poem and as cultural document, when it is encountered in the context
of a course that works, week-by-week, through the large themes of Mellor
and Matlak--The French Revolution and the Rights of Man; the Rights
of Woman; Slavery, the Slave Trade, and Abolition; Society and Political
Economy; Science and Nature; and Aesthetic Theory and Literary Criticism
(which includes Romanticism along with Neoclassicism, the Sublime, the
Beautiful, and the Picturesque, and Sensibility). Students read the
poem early in the course and are asked to locate in it quintessentially
Romantic stances such as the focus on the eternal extension of the moment
of anticipated sexual fulfillment in stanza two or the flirting with
a religion of the aesthetic throughout. As we work through the course
we return periodically to the "Urn" and the other "greatest
hits of romanticism" to ask how our response to such moments is
altered by subsequent readings, whether in Burke and Paine and Wollstonecraft,
in Wilberforce on the Slave Trade, in historically undervalued (as "un-romantic")
poetic genres (verse epistle, satire, occasional poem, domestic lyric,
drama), or in the work of hitherto neglected poets (especially women
poets, in the context of whose work "still unravish'd brides of
quietness" and passionately pursued nymphs can have a very different
resonance indeed). To take just one example, after reading some poems
by women poets, especially Lucy Aikin's "Epistles on Women,"
one student offered the observation that the speaker of the Urn doesn't
seem interested in how desirable it would be to be pursued
throughout eternity. The remark led to a very useful discussion of stanza
two of Keats's poem and of our whole project of reading "other"
romantic-period texts that I think sharpened our reading both of Keats
and of the others, not least because it helped us to see clearly the
ironies of stanza two as a moment in the poem where it might be said
that beauty is purchased at the expense of (the whole) truth.
- Such moments notwithstanding, the danger of reducing the "Urn"
to an allegory or statement is greater in "Romanticism and its
Others" than in "Romantic Movement," in part because
the scope of "Others" makes it very difficult to cultivate
the sort of close reading that has been the critical consort of the
romantic lyric at least for the past fifty years, if not since Biographia
Literaria. The "otherness" of "Romanticism and its
others" is as frequently a matter of genre as of gender, class,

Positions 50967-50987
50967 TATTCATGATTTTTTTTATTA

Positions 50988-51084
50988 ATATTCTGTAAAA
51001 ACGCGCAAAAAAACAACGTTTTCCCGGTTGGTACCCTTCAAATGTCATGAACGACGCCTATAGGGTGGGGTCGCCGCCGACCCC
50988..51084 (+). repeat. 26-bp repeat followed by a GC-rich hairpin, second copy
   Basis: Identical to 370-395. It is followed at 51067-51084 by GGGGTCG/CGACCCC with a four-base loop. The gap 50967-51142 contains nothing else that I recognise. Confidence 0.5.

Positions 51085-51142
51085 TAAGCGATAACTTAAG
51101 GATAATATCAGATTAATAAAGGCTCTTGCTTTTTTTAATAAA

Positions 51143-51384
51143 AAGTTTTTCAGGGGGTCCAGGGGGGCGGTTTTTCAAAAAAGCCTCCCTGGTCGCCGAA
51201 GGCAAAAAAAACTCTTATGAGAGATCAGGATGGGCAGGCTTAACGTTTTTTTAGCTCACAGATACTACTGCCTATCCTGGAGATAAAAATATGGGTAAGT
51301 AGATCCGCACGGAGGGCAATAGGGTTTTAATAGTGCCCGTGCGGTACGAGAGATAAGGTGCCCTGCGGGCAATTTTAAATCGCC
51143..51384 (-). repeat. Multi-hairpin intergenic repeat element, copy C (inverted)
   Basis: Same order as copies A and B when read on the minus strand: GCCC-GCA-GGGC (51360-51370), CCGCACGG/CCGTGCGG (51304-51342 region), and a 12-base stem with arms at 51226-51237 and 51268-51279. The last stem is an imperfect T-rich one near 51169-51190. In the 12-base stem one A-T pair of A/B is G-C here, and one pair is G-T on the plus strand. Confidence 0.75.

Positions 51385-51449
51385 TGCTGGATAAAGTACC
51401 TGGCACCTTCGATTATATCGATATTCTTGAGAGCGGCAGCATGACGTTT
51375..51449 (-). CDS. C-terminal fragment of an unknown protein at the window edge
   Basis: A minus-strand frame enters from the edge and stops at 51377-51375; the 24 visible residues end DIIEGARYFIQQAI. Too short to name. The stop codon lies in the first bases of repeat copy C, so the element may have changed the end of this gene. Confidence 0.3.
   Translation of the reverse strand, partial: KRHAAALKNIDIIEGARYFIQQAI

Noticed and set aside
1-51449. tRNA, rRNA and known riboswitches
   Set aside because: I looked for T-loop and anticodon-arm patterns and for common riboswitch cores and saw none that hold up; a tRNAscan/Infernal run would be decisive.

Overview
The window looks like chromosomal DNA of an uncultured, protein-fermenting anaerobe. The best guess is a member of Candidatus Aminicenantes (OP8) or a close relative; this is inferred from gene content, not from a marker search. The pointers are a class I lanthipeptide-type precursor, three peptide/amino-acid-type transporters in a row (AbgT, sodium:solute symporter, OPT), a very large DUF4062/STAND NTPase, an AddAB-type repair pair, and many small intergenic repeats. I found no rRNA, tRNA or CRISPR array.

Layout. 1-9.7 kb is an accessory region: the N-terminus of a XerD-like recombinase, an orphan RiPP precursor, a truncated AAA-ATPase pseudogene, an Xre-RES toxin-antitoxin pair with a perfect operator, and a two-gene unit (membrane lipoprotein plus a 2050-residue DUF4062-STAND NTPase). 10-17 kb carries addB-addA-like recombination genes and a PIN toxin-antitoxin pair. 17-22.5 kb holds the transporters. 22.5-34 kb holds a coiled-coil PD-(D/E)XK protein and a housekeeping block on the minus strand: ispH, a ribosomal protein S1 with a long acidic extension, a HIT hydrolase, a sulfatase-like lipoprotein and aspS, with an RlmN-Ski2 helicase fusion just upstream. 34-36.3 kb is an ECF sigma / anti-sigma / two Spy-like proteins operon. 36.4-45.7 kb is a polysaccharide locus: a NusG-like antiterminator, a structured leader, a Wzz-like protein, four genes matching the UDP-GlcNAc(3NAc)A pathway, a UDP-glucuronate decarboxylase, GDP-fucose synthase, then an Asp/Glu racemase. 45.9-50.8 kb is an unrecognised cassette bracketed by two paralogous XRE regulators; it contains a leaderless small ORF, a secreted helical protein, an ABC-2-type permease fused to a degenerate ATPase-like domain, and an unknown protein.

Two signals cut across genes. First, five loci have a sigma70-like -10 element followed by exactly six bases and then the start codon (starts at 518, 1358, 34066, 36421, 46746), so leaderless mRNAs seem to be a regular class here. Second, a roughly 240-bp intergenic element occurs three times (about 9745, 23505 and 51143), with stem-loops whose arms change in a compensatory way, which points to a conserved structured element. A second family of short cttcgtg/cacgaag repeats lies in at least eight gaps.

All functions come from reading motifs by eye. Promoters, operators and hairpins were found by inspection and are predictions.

ethnicity, or political party. The greater romantic lyric mingles promiscuously
with philosophical and literary essays, prose fiction, narrative poems,
plays, reviews, political writing, and other genres, with the result
that students (and their teacher) must cultivate a more flexible, more
comparative and reticulative kind of reading, through which they may
connect disparate scraps of text into a provisional whole. The goal
of comprehensiveness, good in itself, tends to preclude the sort of
patient attention to detail and the ability to remain quietly in the
midst of doubts and uncertainties that powerful art demands. I haven't
solved this problem to my own satisfaction yet, except insofar as I
try frequently to remind students that I've chosen for them a syllabus
and an approach that stacks the deck against the Romantic poems, that
we're using (with all of the connotations of that verb) the "Urn"
and other poems for particular purposes (as indeed we're always using
the texts of our courses), and that these poems have a life that extends
well beyond this course, and indeed beyond the reach of academic criticism.
Curran, Stuart. Poetic Form and British Romanticism. New York:
Oxford University Press, 1986.
Mellor, Anne K. and Richard E. Matlak, eds. British Literature 1780-1830.
New York: Harcourt, 1995.
Roe, Nicholas. John Keats and the Culture of Dissent. Oxford:
Roe, Nicholas, ed. Keats and History. Cambridge: Cambridge University
Sperry, Stuart. Keats the Poet. Princeton, New Jersey: Princeton
University Press, 1973.
Vendler, Helen. The Odes of John Keats. Cambridge, Massachusetts:
Harvard Belknap, 1983.
---. Poems, Poets, Poetry: An Introduction and Anthology. 2nd
edition. Boston: Bedford / St. Martins, 2002.
Wolfson, Susan J. The Questioning Presence: Wordsworth, Keats, and
the Interrogative Mode in Romantic Poetry. Ithaca, New York: Cornell
University Press, 1986.